Of the other 10% who process language through the right side of the brain and favour their left ear, most of them are left-handed. I guess this preference is even more pronounced if you have hearing loss, as it’s even harder to understand speech

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Hearing loss requires adjustments. TV have closed caption or can stream directly to aids. Many theaters now provide closed caption. You need to inform people that you can’t hear. But nothing is perfect. One of the main problems for hearing impaired is that they tend to use their loss as an excuse and more and more isolate themselves from the real world. That’s not a knock on anyone. Instead it’s a caution. My hearing is a lot worse than a lot of people on this forum but I have learned that as soon as I can’t hear something I speak up and explain my situation. I’ve also been the victim of rude remarks from people who feel my loss is an inconvenience to them. Screw them. At the same time I know a lot of deaf people mostly from my job and I don’t see any of them letting them being deaf hold them back. It’s not easy being hard of hearing but giving up is

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I don’t really find this since if I’ve concentrated enough and the environment atmospherics are clear enough to understand the conversation, then I can recall it well enough. So there are possibly two issues: hearing and memory. My problem is mainly missing bits of the conversation so I lose track of the conversation and loose concentration, hence I didn’t catch enough to understand and therefore can’t recall it well.


@ed.winograd - yes, indeed, I experience this. 6 months ago I received my first CI. I wear a hearing aid in my left ear, but only have about 40% speech recognition in that ear. However, I am doing very well with my CI - over 90%. I have found that, even though I can hear the words on TV now, I seem to still have a problem giving up the subtitles. The trouble is, as you know, you are processing 3 things - reading, hearing, and watching. That’s a lot to manage in real time! It makes it hard to keep up with the plots sometimes. Strangely, now that I can hear again, I actually do better with audio books, or even telephone conversations, than watching video - because I only need to process ONE thing. I haven’t had a lot of opportunity during these long covid months for lengthy conversations, but I did recently have to meet with my elderly mom’s care team (all masked) for an hour long conference, and weeks later, I can recall virtually all of that meeting. So, I take that as a huge improvement.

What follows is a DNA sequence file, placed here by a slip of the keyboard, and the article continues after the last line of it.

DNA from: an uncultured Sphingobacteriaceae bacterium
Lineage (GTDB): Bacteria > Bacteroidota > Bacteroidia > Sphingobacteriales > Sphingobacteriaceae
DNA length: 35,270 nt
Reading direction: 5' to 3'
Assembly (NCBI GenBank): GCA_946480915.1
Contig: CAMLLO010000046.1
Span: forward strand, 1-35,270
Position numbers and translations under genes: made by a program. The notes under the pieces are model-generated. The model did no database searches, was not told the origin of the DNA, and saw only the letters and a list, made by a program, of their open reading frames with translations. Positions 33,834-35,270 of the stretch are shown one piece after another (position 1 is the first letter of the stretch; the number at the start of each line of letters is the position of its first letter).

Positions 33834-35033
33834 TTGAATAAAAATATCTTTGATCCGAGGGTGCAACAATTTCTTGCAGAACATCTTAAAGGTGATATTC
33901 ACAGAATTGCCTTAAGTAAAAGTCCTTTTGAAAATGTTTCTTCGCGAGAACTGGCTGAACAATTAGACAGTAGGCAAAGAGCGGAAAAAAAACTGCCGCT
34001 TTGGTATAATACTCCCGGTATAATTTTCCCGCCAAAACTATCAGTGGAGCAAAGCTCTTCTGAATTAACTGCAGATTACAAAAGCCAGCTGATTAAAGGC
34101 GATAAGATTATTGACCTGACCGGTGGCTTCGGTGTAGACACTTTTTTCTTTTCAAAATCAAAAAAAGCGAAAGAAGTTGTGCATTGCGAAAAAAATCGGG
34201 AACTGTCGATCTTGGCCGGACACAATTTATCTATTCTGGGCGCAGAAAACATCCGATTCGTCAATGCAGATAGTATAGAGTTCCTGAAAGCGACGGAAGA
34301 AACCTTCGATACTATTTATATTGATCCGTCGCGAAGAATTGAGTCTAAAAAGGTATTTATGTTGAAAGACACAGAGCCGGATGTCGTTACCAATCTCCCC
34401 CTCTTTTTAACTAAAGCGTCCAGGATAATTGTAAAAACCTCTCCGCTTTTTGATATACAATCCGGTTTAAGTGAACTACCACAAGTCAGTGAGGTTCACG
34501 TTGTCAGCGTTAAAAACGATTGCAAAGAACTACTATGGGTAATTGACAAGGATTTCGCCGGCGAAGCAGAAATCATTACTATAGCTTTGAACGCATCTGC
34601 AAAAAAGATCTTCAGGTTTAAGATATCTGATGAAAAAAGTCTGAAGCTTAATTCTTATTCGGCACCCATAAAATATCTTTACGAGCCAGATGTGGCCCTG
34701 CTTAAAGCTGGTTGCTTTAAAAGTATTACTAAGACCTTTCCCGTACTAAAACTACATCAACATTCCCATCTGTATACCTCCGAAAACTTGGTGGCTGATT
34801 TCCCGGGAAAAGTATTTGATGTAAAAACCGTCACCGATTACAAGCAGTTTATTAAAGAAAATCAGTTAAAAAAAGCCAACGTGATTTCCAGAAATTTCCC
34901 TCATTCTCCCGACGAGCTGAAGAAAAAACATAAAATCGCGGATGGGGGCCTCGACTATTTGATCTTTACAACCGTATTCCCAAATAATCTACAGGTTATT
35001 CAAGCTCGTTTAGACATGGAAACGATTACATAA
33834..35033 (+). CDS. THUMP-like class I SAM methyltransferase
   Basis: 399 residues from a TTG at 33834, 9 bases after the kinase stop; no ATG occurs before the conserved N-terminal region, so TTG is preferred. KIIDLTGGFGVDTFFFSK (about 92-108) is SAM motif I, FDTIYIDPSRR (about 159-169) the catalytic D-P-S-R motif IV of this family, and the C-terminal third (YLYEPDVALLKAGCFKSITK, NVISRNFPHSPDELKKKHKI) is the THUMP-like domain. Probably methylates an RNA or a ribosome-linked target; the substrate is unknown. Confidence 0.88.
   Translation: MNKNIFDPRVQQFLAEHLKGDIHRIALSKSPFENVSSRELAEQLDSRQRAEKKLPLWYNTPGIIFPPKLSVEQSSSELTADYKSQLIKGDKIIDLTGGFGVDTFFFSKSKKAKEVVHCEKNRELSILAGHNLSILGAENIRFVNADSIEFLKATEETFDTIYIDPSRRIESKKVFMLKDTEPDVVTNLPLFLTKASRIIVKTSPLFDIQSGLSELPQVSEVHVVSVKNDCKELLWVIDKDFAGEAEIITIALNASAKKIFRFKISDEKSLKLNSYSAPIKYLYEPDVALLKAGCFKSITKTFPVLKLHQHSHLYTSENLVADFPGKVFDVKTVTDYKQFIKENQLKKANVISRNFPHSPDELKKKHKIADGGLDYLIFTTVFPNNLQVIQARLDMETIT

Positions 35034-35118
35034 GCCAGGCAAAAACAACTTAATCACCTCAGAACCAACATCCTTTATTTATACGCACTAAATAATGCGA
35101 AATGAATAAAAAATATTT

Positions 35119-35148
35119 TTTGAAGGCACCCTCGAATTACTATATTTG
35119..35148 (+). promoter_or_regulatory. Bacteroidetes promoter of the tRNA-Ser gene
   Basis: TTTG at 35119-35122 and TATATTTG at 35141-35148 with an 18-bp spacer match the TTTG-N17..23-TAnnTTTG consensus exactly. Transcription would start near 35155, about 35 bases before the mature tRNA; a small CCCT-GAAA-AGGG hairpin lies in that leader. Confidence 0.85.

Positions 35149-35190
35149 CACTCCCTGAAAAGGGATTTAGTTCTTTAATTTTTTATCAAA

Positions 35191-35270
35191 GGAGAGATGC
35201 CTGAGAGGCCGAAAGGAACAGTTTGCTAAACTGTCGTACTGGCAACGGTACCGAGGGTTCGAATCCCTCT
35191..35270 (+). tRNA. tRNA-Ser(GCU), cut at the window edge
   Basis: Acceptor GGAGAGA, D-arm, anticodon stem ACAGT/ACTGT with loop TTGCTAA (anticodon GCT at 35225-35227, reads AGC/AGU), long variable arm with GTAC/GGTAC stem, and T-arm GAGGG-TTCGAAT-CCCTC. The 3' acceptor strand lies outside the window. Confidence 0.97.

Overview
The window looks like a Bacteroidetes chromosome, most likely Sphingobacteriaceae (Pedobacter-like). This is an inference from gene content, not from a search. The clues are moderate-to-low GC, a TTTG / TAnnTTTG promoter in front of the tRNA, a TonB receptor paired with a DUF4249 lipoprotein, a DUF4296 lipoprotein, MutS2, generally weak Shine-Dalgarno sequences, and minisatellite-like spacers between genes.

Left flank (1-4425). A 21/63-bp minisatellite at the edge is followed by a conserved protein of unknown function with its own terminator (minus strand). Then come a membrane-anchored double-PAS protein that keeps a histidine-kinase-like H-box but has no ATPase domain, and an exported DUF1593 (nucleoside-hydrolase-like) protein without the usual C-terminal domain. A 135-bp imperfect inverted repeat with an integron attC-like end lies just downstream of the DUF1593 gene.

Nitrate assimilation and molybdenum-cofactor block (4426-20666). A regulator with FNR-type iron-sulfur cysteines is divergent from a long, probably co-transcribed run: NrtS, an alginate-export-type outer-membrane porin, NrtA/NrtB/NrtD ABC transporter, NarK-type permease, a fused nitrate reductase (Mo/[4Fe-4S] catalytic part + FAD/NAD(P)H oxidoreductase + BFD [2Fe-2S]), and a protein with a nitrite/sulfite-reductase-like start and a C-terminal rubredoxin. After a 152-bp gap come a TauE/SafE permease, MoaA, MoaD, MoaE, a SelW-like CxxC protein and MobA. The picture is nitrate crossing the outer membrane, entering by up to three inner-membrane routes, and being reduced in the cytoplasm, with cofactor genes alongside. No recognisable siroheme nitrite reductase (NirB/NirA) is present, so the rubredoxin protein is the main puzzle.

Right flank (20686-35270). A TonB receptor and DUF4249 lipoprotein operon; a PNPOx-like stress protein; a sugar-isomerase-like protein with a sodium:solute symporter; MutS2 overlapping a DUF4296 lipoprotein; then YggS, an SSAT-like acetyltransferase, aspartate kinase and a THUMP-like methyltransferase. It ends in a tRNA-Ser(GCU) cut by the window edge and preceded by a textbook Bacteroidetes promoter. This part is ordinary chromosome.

Just before my implant, I was given cognition tests as part of a research project by the implant team. They were very much like the tests my mother was given as her dementia progressed. Needless to say this was a little disconcerting for me! I will be tested again at a year. Even though I was assured I did well, I have no doubt that I will perform better next time. Straining to hear every word, remembering a list of words which had to be repeated back later in the session, remembering all the instructions, and following through with the tasks … it was quite a challenge with limited hearing. I will be very interested to know the results of this research study when it’s complete.


I haven’t noticed difficulty remembering–significant–conversations (as opposed to idle chit-chat). But I do recall feeling the tension in my neck and shoulders begin to relax when I first started wearing hearing aids. Maybe the stress of “intense listening” affects us differently?

Concentration versus understanding could be the issue about remembering. Two different things.

If you concentrate and understand what was said memory has been good for me but if there is any misunderstanding in this conversation remembering what has been said starts to break down. Filling in the blank words that are not understood creates confusion.

Interesting thread.


Yes. I am looking forward to a device that will provide subtitles where ever you point it. There are a few apps available for phones now, but the technology is not quite there. Probably in the next few years…


I have to wear aids but I don’t want to get to the point I have to use captions and carry another device around to read the conversations.

LOL! I’m right-handed (altho I often hold a fork in my LEFT hand). But how curious about right-brain speech processing with left-handed people! I know for a fact I am from planet Mars, so it’s quite likely I’m in that less than a fraction of a percent of people here with RIGHT brain processing who are also RIGHT handed.

My condition is quite common on Mars!